8. Rural loans.—A provision ofRs. 14.44 crores has been made for grant of loans to displaced persons from East Pakistan for settlement on land and ancillary occupations in rural areas during the second plan. The average loan for an agricultural family would be Rs. 2,450 and for a non-agricultural family the loan would vary from Rs. 1,525 to Rs. 2,275. Approximately 70,000 families will be given assistance under the scheme.

Settlement of this class of displaced persons from West Pakistan has almost been completed and a small provision ofRs. 16.4 lakhs only has been made in the first two years of the second plan. The average loan per family aggregates to approximately Rs. 1,150. About 1,400 families will be benefited.

9. Development of agricultural land.—As evacuee lands were available for the resettlement of displaced agriculturists from West Pakistan, rural rehabilitation in Punjab ahd PEPSU could proceed fairly readily, although the area available was substantially smaller than that abandoned in West Pakistan.

Scarcity of suitable land in West Bengal and the initial disinclination of displaced persons to settle in States other than West Bengal have delayed the rehabilitation of displaced agriculturist families from East Pakistan. Since it is difficult for West Bengal to take many more displaced persons, efforts are being made to find land outside that State. In May 1955 the National Development Council urged upon all States to assist in the rehabilitation of displaced persons from East Pakistan by locating suitable areas in which they could settle in sizeable groups.

10. The total area offered by the States of Andhra, Bihar, Orissa, Hyderabad, Madhya Prdesh, Mysore, Rajasthan, Uttar Pradesh and Vindhya Pradesh is 289,300 acres. Technical teams have so far visited Hyderabad, Mysore, Rajasthan and Vindhya Pradesh and have selected areas extending to 23,950 acres. The Ministry of Rehabilitation have made a preliminary selection of 14,000 acres of land offered by Bihar. According to preliminary reports of the Central Tractor Organisation, there is also a possibility of reclaiming 80,000 acres of land in Tripura and about 6,000 acres in Cachar. A Conference of the Rehabilitation Ministers of States in the eastern region as well as of those States who offered land for resettlement was held at Calcutta early in 1956, to consider how lands offered by these States could be best utilised and what other measures should be taken. It was felt that the agricultural income of displaced persons would have to be supplemented through the development of small-scale and cottage industries and that rehabilitation schemes should as far as possible, be integrated with the development projects of each State. A provision of Rs. 4.80 crores has been made in the second plan for the acquisition and development of approximately 100,000 acres df land in various States.

11. Housing.—A provision of Rs. 5.78 crores has been'made in the second plan for housing schemes for displaced persons from West Pakistan. Funds have been provided for the completion of housing schemes carried over from 1955-56 and for the development of refugee colonies and townships to standards prevailing in neighbouring areas, as without such developments local, bodies hesitate to take them over for permanent administration.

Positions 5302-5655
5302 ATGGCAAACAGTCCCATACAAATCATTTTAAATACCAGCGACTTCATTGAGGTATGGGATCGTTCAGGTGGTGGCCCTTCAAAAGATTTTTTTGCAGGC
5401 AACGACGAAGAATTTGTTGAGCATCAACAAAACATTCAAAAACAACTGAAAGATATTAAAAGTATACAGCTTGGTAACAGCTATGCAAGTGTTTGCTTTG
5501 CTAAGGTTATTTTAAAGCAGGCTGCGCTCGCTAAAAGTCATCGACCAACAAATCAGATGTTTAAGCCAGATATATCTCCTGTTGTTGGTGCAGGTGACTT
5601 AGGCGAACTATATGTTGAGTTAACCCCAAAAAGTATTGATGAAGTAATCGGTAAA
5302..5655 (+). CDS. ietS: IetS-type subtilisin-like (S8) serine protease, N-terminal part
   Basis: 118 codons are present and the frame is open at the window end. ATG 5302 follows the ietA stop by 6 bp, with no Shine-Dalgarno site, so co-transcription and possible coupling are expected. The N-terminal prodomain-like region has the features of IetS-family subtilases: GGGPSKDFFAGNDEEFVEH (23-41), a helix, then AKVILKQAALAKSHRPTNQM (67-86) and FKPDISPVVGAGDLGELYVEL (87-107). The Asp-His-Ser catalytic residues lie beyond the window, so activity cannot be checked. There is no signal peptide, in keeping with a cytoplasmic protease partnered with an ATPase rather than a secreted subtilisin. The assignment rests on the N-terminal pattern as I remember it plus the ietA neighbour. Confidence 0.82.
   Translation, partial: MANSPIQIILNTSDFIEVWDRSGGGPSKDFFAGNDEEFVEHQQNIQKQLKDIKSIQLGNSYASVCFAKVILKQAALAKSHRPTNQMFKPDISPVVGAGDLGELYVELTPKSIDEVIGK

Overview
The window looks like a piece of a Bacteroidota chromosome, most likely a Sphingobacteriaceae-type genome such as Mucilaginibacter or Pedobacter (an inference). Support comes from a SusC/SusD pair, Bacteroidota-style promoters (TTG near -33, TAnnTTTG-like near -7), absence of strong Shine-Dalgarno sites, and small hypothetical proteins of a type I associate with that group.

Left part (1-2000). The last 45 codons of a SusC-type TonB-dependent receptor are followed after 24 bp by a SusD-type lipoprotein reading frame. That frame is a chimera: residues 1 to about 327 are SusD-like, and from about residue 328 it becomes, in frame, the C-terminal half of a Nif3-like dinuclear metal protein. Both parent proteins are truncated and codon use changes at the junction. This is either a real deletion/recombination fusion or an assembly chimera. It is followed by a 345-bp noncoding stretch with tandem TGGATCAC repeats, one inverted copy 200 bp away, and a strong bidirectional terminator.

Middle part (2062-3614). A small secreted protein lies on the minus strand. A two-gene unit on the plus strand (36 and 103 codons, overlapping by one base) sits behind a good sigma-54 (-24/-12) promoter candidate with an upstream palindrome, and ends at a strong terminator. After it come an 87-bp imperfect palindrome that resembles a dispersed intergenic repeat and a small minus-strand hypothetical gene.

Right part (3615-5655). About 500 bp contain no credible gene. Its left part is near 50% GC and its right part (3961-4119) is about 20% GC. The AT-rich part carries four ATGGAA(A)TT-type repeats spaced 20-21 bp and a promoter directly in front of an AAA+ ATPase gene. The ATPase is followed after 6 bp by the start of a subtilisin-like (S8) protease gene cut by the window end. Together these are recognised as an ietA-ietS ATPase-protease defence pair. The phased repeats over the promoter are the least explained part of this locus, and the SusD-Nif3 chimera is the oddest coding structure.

A provision of Rs. 18.68 crores has been made for the housing schemes in the eastern region. Of this, Rs. 9.25 crores will be utilised for the construction of houses. It is proposed to advance housing loans to about 13,000 displaced families at the average rate ofRs. 2500/-, per family and to undertake direct construc'tion of about 12,000 units at an average cost of Rs. 5,000/- per unit. The remaining amount of Rs. 9.43 crones is meant for the development of existing colonies and for granting assistance to municipalities, local bodies etc, for providing civic amenities to displaced persons resettled under their jurisdiction. Development schemes are being formulated according to the recommendations made by an expert committee set up for the purpose in West Bengal.

12. Medium, small-scale and cottage industries.— During 1954-55 and 1955-56, a provision of Rs. 1.75 crores was made for setting up industries in townships and colonies for displaced persons. It was agreed to promote the setting up of medium industries by giving certain facilities to private industrialists, namely, (1) allotment of land and building for factories on a rental basis for periods varying from 7 to 10 years with option to purchase during the period of lease, (2) grant of loan upto 50 per cent of the value of the machinery installed, and (3) supply of water and electricity at rates comparable to those prevailing'in the neighbouring industrial areas. Upto the end of December, 1955, 36 schemes had been sanctioned in the eastern and western regions, involving a total investment of about Rs. 2.65 crores on the part of Government These schemes are expected to provide employment to about 11,000 displaced persons.

During the second five year plan period, a provision of Rs. 11.22 crores has been made for the promotion of medium, small-scale and cottage industries in townships/colonies for displaced persons in the eastern and western regions and at other places having high concentrations of displaced persons. It is expected that employment will be provided for additional 50,000 displaced persons. Arrangements have been made for the proper co-ordination of these industrial schemes with other programmes of industrial development.